REVIEW: I AM MOTHER is an intriguing post-modern take on the idea of a robot apocalypse.


Wearing its influences on its sleeve, I Am Mother plays on the notion of robot apocalypse with the flavor of James Cameron’s Terminator by way of Children of Men.

By and large, the most effective and critically reviewed science fiction films of the past decade have been those that seriously approach the topics of science fiction with a grounded lens. From Danny Boyle’s Sunshine, Duncan Jones’ Moon, to Alec Garland’s Ex Machina and Annihilation, the possibility of the “what if” tends to resonate with the most ferocity with filmgoers and helps to capture the imagination. From the opening of I Am Mother, and the construction of Mother with it’s Hal 9000-ish visage, we know we’re in for a film playing into the genre in an interesting way.

The film kicks off with a bunker powering on and building a robot drone (voiced by Rose Byrne). The drone selects an embryo from a selection kept on ice and implants it in an artificial womb that accelerated its growth. After a day, the female child is born and we’re treated to a montage of the child growing and learning. The child learns ballet and comes to view the drone as its Mother. As the child reaches its teen years, Mother has become its teacher, while the child, Daughter (Clara Rugaard), grows curious and intelligent, having been told by Mother that the outside world is toxic and its up to them to repopulate the world. One day, her world view is shattered by the appearance of a woman (Hillary Swank), a survivor from the outside, who views Mother as part of a robot uprising that destroyed most of the human race, minus survivors supposedly living in mines in a world that can be lived upon after all. Daughter becomes torn in who to trust, the only other human she has ever seen, or the machine that raised her from birth.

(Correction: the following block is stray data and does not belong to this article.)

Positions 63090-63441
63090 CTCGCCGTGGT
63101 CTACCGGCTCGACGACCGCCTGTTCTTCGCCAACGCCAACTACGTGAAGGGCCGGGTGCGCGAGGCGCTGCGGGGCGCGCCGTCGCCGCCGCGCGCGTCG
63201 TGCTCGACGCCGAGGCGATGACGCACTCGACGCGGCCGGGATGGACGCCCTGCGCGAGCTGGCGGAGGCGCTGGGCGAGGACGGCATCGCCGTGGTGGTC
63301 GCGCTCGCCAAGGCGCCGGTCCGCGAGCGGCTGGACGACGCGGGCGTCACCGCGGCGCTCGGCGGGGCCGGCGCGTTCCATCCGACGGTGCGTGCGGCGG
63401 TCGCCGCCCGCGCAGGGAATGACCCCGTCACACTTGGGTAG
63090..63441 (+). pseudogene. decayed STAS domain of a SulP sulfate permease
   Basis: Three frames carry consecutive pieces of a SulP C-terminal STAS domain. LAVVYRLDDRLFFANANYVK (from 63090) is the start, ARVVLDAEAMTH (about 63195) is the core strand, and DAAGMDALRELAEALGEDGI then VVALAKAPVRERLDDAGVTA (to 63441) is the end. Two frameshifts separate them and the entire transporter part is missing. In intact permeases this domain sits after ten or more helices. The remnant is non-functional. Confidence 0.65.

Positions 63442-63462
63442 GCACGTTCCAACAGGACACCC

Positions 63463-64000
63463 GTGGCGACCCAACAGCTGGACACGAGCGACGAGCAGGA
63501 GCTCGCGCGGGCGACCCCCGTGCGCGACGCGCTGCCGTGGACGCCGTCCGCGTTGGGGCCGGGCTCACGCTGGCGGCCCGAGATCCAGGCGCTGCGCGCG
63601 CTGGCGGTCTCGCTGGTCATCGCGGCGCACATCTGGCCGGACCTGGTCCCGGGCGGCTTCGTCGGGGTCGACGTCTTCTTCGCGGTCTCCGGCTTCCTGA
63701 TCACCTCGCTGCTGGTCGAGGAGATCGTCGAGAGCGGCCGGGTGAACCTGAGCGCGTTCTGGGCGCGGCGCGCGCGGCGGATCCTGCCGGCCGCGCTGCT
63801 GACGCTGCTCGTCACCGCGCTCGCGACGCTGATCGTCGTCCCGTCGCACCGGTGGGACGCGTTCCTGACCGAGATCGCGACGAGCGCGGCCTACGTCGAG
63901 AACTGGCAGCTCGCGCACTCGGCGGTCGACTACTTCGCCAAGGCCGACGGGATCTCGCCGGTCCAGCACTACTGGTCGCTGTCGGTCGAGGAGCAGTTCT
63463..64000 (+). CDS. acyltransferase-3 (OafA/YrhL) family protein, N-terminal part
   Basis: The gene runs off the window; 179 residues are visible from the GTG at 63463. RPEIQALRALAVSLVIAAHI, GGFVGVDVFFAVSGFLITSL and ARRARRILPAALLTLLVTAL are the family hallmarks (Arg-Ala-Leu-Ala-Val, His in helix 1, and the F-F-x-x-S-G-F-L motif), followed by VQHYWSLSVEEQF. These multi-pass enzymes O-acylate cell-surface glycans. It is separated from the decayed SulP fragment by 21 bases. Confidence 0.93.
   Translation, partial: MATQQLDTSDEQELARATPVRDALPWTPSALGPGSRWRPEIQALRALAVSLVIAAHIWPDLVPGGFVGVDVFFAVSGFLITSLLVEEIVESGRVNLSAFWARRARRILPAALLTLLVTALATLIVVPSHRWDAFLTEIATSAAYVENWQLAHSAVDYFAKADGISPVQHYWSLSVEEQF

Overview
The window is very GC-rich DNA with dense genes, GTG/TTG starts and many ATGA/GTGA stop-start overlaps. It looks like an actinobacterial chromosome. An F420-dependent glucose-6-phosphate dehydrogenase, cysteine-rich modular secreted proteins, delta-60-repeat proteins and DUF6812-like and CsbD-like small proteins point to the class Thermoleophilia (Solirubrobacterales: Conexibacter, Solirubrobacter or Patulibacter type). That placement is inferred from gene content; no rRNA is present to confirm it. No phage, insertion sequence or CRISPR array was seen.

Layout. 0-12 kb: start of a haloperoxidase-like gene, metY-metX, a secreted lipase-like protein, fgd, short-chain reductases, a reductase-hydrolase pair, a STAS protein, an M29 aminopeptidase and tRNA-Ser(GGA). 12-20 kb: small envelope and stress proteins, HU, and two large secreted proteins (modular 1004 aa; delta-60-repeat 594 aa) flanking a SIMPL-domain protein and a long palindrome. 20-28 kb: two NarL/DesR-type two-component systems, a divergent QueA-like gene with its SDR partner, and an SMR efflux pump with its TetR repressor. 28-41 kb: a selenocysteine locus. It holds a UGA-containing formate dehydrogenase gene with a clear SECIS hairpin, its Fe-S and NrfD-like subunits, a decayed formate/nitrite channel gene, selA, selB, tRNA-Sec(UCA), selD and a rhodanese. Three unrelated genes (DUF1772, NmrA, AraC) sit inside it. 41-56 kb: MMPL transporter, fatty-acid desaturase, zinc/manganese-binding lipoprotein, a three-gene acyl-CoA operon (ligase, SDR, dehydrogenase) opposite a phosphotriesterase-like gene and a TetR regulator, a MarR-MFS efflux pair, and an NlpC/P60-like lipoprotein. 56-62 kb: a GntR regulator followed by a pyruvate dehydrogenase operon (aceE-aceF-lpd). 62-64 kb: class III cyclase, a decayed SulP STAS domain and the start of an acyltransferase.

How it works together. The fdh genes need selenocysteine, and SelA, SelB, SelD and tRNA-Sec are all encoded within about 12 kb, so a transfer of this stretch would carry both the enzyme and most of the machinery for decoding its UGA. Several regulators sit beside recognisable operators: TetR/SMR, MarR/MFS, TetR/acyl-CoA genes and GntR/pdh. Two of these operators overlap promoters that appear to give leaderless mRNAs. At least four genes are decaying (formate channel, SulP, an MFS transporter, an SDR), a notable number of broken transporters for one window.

Director Grant Sputore is heavily influenced by films like Moon, Terminator and 2001, in this film, as well as more recent fair of films like Children of Men and Ex Machina. The idea of misstrust among man and machine, as well as the nature of what is human is played very well here. Swank’s character feels like someone we should trust on the surface, but her ignorance about medicine and mistrust of humans and machines makes her as suspect as Mother, whose harsh exterior is belied by her friendly human voice and mannerism. To her credit. Ruggard’s journey to her autonomy is full of twists and turns and her trust is not earned easily, making for a compelling character study, even if the end of the film does feel somewhat heavily influenced by Children of Men.

Overall, I Am Mother is definitely worth a watch, with many intriguing twists and turns that don’t deserve to be spoiled. It’s a bit sad that a film like this may get lost in the cavernous library of Netflix, when it really is a cult classic in the making in the mold of Moon.